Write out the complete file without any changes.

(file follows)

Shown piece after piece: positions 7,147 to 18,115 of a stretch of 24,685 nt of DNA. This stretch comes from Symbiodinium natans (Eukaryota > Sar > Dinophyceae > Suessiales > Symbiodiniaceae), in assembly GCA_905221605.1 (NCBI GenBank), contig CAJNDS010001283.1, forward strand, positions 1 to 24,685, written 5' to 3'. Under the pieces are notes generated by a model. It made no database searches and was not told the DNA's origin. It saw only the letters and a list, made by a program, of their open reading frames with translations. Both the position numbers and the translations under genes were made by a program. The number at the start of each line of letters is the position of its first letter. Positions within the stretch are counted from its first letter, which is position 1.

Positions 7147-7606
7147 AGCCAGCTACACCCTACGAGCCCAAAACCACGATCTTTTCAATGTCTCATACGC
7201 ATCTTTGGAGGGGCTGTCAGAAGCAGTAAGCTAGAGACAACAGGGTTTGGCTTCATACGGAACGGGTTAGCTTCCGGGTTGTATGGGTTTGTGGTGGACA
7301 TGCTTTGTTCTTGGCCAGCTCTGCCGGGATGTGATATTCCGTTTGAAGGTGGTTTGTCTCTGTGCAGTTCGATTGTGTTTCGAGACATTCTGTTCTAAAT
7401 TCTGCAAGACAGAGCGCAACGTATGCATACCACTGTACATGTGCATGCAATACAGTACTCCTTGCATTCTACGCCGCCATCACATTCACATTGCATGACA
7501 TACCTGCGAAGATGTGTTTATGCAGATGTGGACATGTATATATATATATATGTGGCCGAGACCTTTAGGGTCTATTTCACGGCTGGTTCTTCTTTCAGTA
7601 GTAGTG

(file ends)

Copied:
Shown piece after piece: positions 7,147 to 18,115 of a stretch of 24,685 nt of DNA. This stretch comes from Symbiodinium natans (Eukaryota > Sar > Dinophyceae > Suessiales > Symbiodiniaceae), in assembly GCA_905221605.1 (NCBI GenBank), contig CAJNDS010001283.1, forward strand, positions 1 to 24,685, written 5' to 3'. Under the pieces are notes generated by a model. It made no database searches and was not told the DNA's origin. It saw only the letters and a list, made by a program, of their open reading frames with translations. Both the position numbers and the translations under genes were made by a program. The number at the start of each line of letters is the position of its first letter. Positions within the stretch are counted from its first letter, which is position 1.

Positions 7147-7606
7147 AGCCAGCTACACCCTACGAGCCCAAAACCACGATCTTTTCAATGTCTCATACGC
7201 ATCTTTGGAGGGGCTGTCAGAAGCAGTAAGCTAGAGACAACAGGGTTTGGCTTCATACGGAACGGGTTAGCTTCCGGGTTGTATGGGTTTGTGGTGGACA
7301 TGCTTTGTTCTTGGCCAGCTCTGCCGGGATGTGATATTCCGTTTGAAGGTGGTTTGTCTCTGTGCAGTTCGATTGTGTTTCGAGACATTCTGTTCTAAAT
7401 TCTGCAAGACAGAGCGCAACGTATGCATACCACTGTACATGTGCATGCAATACAGTACTCCTTGCATTCTACGCCGCCATCACATTCACATTGCATGACA
7501 TACCTGCGAAGATGTGTTTATGCAGATGTGGACATGTATATATATATATATGTGGCCGAGACCTTTAGGGTCTATTTCACGGCTGGTTCTTCTTTCAGTA
7601 GTAGTG